Daring, innovative, risky, energetic, silly, hysterical, refreshing, outrageous. It may sound like a mixed-up list of adjectives rather than the lead line for a review, but Friday night's performance of the Northeast Theatre's Zuppa Del Giorno: "Noble Aspirations" is just that, and about as varied and spontaneous as the patterns of letters found in a bowl of alphabet soup. Only this time, the "soup of the day" is very fresh, creatively concocted and served up with the theatrical flair one can only expect from the talented professional theater company at TNT.
Joe Caputo, The Scranton Times
These were translation/adaptations I began in the mid-seventies when my high school Russian was still enough available to be up to the task. The plays were brushed up for production in the late eighties, and dusted off for this production 15 years after that. Clockwise starting with the one below, they are The Barbarian, Swan Song, and The Proposal. Check "Playwrighting" for samples.  
  There were no reviews.
I chose this play as a vehicle for the two actresses involved, Page Clements and Mary Ethel Schmidt. Pete Rush gave us a set that was a full two stories high and rotated to reveal different aspects of the same structure which created distinct locations for each of the three acts.
Directed by producing artistic director David Zarko the comedic presentation surely meets the strict criteria set forth by Lettice's unconventional Shakespearean actress mother  -  that is to say it enlarges, enlightens and enlivens.
Alicia Pikul, Electric City
This may be my favorite project of all time. Or at least one of them. Legal Snarls was the second show that Zuppa del Giorno created, and I asked my old pal Steve Deighan to fashion a script in the style of the Marx Brothers, but completely original. I put it all on wheels so that actors could scoot around on a table or chair or bench. Pete Rush, whose brilliant set it was, put us in the square with working doors at three corners and a door frame on the fourth. No effort was made to conceal the "backstage". The whole thing felt like a circus, and was wonderful, zany, fun.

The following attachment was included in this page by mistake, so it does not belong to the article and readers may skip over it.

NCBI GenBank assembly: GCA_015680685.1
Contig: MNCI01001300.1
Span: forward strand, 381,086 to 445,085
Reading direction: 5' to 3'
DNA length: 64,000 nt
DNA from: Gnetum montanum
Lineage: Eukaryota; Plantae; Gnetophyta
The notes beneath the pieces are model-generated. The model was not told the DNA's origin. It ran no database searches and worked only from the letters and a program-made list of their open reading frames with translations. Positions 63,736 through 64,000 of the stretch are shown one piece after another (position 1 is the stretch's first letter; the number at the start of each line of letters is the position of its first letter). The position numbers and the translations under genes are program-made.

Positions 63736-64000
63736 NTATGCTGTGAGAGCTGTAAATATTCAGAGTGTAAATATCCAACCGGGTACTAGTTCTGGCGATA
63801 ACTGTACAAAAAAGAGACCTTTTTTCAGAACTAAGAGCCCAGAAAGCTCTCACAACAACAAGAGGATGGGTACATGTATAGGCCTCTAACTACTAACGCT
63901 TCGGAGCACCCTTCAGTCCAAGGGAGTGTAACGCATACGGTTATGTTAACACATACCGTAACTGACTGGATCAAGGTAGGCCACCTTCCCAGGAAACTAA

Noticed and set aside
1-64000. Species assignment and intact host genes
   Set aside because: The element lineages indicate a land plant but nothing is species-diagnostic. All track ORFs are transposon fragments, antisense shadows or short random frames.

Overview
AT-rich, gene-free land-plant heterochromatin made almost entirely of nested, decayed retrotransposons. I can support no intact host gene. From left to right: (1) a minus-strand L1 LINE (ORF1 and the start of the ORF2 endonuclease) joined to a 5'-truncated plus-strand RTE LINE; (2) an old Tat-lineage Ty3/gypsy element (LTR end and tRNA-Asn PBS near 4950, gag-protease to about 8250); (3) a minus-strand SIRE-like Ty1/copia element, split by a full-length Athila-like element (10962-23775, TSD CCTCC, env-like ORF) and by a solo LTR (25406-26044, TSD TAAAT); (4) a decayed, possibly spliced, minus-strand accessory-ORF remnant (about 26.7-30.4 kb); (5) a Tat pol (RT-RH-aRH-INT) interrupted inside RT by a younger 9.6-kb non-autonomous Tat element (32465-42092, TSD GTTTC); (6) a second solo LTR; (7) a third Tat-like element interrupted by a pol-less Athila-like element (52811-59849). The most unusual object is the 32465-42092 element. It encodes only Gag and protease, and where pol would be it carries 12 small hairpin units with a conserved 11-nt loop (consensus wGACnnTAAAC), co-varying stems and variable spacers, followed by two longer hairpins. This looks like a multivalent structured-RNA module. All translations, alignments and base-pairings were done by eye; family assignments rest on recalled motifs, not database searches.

Director David Zarko consistently guides the action in slapstick circles that visually enforces the audio gymnastics of Groucho's wit.
Alicia Grega-Pikul, Electric City
Tony Award-winning playwright Medoff worked closely with The Northeast Theatre's artistic director David Zarko on the world premiere production of his play. Set in modern-day New Mexico, the minimalist script was subject to substantial change hours before opening last Thursday. Still, the show has received standing ovations from reportedly sizable audiences.
Alicia Grega-Pikul, Electric City
Mark sent me this play late in 2002, and I was instantly intrigued by it. It is a love story set within a detective thriller. We worked on it together, both before and during rehearsals -- Mark always open to my suggestions -- and right through the last preview. The cast, bless them all, worked with us, relearning whole pages of dialogue as revisions came in, then putting them into performance that night. The result was a strong script that was starkly beautiful.  
    For as successfully as director Zarko has steered the play's course smartly along its bottom line of simplicity, astonishing effects are achieved in Jim Langan's lighting design and Bart Fasbender's sound support.
Alicia Grega-Pikul, Electric City
This play is pure storytelling, and it gave me, the designers, and the actors ample opportunity to refine our various crafts in that regard. For me -- meeting both the demands of the show and the brand-new space -- it meant stripping the production down to what was minimally needed to sustain the tension and thrill of the tale.  
I love this sweet, gentle, touching play. I chose it because I wanted to work with these particular women, together. The play captures the characters' circumstances more honestly than most plays (or movies) about wartime, and with humor.
Refreshingly, John Murrell's "Waiting for the Parade", now on stage at The Northeast Theatre, presents a more complex picture. The drama follows five women on the homefront during World War II, each struggling to survive and make sense of it all as they, as the title suggests, pass the time until war's end. The greatest strength of Murrell's play is that these women are distinct characters, and the greatest strength of TNT's production is the strength of the five actors cast in the roles.
Matt Smith, Electric City
  Richard Grunn came to this show with a few character studies and some puppets. Together we massaged it into a charming piece about self-discovery at a railway station's lost and found.